[0017] The host software performs the following functions. It will support any reasonable number of clients and probes.

[0018] a) archives track data for each vehicle

[0019] b) displays present position of vehicles graphically to authorized clients via browser technology

[0020] c) provides bi-directional interface to customer scheduling software

[0021] d) sends messages to individual probes

[0022] (3) Client/Desktop

[0023] The client is the any Internet browser software having access to the Internet. A block diagram of the system is shown in FIG. 1.

[0024] Vehicle/Probe Functions:

[0025] (1) read and verify data from a GPS antenna connected to the serial port of the PDA.

[0026] (2) Compress GPS data using fastcommute proprietary compression algorithm

[0027] (3) Transmit data to host computer wirelessly over the Internet.

[0028] (4) If a wireless modem is used: transmit track data in blocks of messages to stay within the calling plan budget.

[0029] (5) Receive and display messages from the host computer.

[0030] Host functions

[0031] (1) receive and archive messages from probes

[0032] (2) store this information in a database for later recall

[0033] (3) respond to client requests to interactively display position of any or all vehicles belonging to a specific customer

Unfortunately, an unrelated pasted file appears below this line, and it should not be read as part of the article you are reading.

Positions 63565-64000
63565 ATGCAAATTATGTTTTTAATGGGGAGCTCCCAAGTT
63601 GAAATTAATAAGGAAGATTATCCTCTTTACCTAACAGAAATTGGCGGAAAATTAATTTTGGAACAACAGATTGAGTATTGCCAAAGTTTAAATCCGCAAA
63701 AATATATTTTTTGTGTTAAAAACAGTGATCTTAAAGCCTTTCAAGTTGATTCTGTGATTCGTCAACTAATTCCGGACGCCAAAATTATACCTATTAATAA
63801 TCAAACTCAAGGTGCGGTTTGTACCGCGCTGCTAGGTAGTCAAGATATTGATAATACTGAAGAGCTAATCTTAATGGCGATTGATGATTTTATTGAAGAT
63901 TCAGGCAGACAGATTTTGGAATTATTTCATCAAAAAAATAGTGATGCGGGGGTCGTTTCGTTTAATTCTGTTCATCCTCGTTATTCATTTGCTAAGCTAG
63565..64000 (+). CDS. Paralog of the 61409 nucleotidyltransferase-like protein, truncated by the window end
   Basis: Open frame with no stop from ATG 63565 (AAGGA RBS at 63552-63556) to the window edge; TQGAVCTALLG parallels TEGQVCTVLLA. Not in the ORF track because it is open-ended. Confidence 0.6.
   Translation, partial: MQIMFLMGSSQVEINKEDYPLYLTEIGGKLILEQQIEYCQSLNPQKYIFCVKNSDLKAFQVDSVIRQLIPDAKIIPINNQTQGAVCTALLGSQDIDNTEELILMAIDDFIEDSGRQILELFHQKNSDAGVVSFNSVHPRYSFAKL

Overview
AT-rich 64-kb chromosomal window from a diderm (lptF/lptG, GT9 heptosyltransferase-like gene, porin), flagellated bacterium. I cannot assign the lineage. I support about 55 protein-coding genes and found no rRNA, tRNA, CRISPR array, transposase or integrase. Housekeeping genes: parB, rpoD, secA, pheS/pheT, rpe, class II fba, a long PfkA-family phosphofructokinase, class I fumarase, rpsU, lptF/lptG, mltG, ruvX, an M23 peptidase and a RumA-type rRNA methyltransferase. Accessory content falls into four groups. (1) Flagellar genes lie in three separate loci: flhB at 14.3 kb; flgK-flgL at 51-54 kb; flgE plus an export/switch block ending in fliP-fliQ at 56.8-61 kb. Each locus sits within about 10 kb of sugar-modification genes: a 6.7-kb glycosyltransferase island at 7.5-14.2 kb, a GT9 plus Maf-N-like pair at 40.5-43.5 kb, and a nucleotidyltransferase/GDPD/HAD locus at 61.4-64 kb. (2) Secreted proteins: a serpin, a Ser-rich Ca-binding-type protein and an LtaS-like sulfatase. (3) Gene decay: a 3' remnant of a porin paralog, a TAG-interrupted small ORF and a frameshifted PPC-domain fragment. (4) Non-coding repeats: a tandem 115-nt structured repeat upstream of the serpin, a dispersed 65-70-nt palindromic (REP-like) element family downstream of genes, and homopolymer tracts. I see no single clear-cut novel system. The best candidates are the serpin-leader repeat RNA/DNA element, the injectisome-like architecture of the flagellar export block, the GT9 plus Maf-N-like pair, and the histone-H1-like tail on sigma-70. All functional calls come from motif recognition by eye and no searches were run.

[0034] (4) provide interface eta and ete calculations

[0035] (5) send messages to probes

[0036] Client Functions (Desktop)

[0037] Allows users to create maps of their track on an interactive on-demand basis.


[0038] Given: N number of vehicles transmitting position, speed and direction in real time to the host computer. Each vehicle transmits its Origin, Destination, and Route number to the host computer upon starting any trip. A route is defined as connected set of x-y points (converted to an element co-ordinate) from the Origin to the Destination. Each route has a unique identifier. Typically, messages are transmitted to the host based on the fastcommute compression algorithm (subject of a second patent) or approximately every minute during the commute. The compression algorithm is designed to transmit messages only when necessary. Compression as used in this context, means sending data to the host only if there has been a change in the speed or direction of the vehicle.